In addition to asking for up to three times what their regular staff are paid, Van Eaton said her organization is expected to offer bonuses to compete with other worker-hungry businesses. She said that one of the retirement communities operated by Pacific Retirement Services, Mirabella’s parent company, agreed to pay $135 an hour for a nurse to work a floor shift.
Farther upstream, hospitals are also struggling to pay staffing agency rates.
Charlie Tveit, the CEO of Lake Health District, which operates a hospital in rural Lakeview, told The Lund Report that during the pandemic staffing agency rates for nurses shot up three times what his district would pay regular staff.
“It was helpful when we got federal and state monies to help reduce the cost to us,” he said, referring to pandemic relief funds. “But when that money stopped, we didn’t have the money anymore and we couldn't afford it. It’s not sustainable.”
Van Eaton said certified nursing assistants and other workers hired through an agency start with a learning curve and need to be brought up to speed on basic operations, such as where the clean and soiled utility rooms are located. She said temporary workers also don’t have an ongoing relationship with patients the way regular staff does.
Stephanie Cook, Mirabella Portland health services administrator, said they sometimes haven’t been trained to the right safety standards, like using two people to transfer a patient from a wheelchair to a bed using a Hoyer lift.
Cook described the difficult balancing act skilled nursing facilities, such as Mirabella Portland, must perform. Bringing temporary staff allows it to serve more patients and brings in more money.
“But if you’re paying the agency staff so much you may actually not be making money on your skilled nursing stays,” she said.
Van Eaton said that Mirabella Portland is seeking to relicense the memory care portion of its skilled nursing facility as a residential care facility. She said the change will still allow residents to receive care but won’t require it to be staffed with as many costly credentialed workers.
“I think you’'re going to see more skilled nursing (facilities) close their doors and or just change their license to different levels,” she said.
‘No formula for appropriate wages’
Lenz, of the American Staffing Association, said the caps imposed by Massachusetts and Minnesota on how much health care staffing agencies can charge have been ineffective. He said if Oregon follows their lead, it’ll drive down wages for health care workers and worsen the labor shortage.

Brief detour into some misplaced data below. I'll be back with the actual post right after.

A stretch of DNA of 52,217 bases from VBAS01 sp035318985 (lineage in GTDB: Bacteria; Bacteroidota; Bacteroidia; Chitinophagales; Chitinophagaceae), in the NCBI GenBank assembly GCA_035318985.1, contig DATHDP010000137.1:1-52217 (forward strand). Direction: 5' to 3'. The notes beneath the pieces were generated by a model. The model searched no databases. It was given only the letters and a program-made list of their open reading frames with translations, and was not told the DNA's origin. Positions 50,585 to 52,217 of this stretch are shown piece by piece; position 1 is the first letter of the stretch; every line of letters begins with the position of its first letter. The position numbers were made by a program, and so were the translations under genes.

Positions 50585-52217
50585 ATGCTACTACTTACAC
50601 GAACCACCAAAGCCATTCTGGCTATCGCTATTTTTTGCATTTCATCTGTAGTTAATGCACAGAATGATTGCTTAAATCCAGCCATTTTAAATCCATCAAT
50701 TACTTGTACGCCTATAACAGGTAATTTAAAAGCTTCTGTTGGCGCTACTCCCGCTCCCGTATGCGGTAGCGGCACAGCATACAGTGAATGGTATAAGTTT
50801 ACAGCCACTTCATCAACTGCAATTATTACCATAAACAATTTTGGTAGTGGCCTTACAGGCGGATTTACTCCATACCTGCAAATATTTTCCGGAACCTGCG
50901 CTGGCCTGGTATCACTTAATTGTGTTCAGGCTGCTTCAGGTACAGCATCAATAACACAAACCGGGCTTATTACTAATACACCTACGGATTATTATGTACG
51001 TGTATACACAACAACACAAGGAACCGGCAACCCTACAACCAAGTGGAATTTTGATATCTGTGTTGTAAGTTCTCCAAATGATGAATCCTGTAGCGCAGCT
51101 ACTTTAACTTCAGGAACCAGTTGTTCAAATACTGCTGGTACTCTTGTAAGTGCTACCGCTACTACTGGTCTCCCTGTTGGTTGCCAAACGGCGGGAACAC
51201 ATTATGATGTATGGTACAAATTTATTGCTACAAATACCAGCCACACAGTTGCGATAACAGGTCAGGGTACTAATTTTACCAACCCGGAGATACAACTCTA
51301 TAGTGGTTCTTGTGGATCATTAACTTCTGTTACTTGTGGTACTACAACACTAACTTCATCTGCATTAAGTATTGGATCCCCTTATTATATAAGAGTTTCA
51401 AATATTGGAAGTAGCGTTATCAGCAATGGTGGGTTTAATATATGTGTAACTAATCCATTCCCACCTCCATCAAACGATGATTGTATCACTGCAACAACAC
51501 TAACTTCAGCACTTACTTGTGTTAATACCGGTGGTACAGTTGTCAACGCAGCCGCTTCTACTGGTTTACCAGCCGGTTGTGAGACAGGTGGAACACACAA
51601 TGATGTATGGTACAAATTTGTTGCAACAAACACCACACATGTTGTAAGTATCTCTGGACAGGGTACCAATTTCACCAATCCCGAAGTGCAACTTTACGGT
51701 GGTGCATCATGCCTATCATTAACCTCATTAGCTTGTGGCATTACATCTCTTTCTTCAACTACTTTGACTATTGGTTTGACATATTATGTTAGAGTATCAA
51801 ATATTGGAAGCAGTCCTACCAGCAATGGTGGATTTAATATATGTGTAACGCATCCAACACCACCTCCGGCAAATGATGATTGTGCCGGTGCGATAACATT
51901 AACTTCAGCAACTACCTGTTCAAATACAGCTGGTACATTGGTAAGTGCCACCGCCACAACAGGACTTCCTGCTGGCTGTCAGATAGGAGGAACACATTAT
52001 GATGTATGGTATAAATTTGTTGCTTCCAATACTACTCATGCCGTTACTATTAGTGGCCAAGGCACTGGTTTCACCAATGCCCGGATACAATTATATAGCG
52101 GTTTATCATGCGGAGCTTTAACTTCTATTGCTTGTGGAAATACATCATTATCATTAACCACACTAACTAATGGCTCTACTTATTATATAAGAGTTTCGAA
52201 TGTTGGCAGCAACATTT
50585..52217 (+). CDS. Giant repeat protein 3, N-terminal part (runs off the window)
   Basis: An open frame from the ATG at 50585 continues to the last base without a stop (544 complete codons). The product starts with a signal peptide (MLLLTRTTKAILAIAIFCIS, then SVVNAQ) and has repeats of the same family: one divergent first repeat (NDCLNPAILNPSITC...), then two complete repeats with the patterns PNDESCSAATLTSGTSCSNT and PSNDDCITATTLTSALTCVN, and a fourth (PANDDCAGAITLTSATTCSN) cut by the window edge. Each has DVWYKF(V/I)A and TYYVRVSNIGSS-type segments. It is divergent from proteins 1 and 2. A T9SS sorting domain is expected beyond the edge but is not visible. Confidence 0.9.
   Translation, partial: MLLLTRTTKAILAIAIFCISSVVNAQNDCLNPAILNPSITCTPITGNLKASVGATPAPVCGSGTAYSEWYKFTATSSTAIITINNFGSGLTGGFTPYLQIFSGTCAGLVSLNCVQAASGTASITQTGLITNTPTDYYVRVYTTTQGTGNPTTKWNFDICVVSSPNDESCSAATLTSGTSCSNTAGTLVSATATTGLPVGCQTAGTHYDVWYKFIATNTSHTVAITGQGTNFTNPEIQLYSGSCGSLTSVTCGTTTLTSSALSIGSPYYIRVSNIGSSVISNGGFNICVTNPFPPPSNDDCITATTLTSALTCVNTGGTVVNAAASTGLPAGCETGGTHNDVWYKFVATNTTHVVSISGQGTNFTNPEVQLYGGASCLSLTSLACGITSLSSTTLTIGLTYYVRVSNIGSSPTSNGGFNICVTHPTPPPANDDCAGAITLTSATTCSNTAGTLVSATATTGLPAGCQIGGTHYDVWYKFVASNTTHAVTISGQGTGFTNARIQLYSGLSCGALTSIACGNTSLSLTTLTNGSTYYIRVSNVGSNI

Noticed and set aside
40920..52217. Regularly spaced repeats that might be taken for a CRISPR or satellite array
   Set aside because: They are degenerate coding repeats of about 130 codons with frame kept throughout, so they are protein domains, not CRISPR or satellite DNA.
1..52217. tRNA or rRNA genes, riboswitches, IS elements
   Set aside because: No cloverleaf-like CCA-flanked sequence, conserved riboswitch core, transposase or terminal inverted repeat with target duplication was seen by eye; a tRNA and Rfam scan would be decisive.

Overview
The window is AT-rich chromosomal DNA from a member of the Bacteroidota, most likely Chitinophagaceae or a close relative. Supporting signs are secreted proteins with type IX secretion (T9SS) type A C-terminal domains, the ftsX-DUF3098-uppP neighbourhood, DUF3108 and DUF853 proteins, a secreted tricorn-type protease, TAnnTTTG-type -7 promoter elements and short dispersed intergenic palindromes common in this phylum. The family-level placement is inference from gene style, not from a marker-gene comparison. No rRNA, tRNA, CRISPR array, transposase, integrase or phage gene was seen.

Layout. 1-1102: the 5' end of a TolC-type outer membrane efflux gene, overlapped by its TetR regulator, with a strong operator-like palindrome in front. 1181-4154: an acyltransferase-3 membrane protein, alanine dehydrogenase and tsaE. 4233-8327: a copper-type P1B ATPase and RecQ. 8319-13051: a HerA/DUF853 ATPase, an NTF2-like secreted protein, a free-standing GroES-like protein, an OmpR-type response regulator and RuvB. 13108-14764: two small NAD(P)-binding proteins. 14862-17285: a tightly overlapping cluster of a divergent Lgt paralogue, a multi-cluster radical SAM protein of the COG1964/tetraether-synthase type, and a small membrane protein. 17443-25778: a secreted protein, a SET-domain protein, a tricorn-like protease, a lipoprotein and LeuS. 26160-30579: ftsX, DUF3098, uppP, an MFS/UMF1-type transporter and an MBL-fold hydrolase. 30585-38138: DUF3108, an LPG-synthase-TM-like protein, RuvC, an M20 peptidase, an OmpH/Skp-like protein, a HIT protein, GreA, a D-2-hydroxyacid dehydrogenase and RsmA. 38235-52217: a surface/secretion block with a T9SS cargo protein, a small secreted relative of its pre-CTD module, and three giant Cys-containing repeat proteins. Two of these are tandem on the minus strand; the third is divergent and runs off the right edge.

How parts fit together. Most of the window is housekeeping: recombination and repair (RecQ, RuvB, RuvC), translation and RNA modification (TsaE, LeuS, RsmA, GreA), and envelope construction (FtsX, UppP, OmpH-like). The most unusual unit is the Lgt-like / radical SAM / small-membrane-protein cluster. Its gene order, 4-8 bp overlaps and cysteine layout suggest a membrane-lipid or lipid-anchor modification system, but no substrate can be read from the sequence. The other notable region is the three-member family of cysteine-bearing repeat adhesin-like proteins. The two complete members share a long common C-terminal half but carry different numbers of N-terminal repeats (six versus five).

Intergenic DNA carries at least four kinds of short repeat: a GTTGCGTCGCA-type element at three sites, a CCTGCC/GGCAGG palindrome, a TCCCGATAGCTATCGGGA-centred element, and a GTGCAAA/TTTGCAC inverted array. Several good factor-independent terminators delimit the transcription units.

As proof, he points to how Minnesota and Massachusetts had to relax their caps during the height of the pandemic so nursing homes and hospitals could get the nurses they needed, he said.
“You would think that a rate cap might be needed, at least maybe to deal with abuses in some cases, would be during a period of emergency when demand is high and prices are skyrocketing,” said Lenz.
Lenz said “there’s no formula for appropriate wages,” pointing to how nurses saw their wages shoot up because of the extraordinary pressures they faced during the pandemic. Others, he said, are on strike for better wages, and in Oregon, they are pushing for minimum staffing ratios at hospitals.
If Oregon were to adopt a cap near the market rate, it wouldn’t have much of an effect, he said. But he added that if rate caps are so low that health care staffing agencies can’t operate profitably in Oregon, they’ll stop doing business in the state and nurses will flee to Washington state.
He said better solutions would be raising the low reimbursement rates for Medicare and Medicaid to help nursing homes and hospitals, as well as reworking Oregon’s price-gouging law to target any abusive behavior by staffing agencies.
The Oregon Legislature in 2022 considered enacting caps on health care staffing agencies, but instead passed a bill requiring them to be authorized by the state. The bill also directed the Oregon Health Authority to produce a report on rate caps.
For the report, the health authority contracted with consulting firm Mercer to engage with interested parties including LeadingAge Oregon, Express Healthcare Professionals Staffing Agency (whose corporate office didn’t respond to a phone call seeking comment) and others.
The report raised doubts on if capping rates would solve the problem, noting that “without a significantly growing workforce, facilities will continually be looking to hire the same pool of workers.”
“Setting maximum rates based upon current and historical rates for temporary staff does not address the current structural challenges for health care staffing that are caused by higher rates for temporary staffing,” reads the report.
Tveit, the CEO of Lake Health District, said that despite his own difficulties finding staff, he’s skeptical that rate caps will work and that staffing agencies may stop providing temporary workers.
Milligan, CEO of LeadingAge Oregon, said there is data showing long-term care is having a particularly hard time rebounding from the pandemic and needs help. She said that health care providers have always expected staffing agencies to cost more, but it’s gotten too high.
“There’s just not an infinite pool of money that is available,” she said.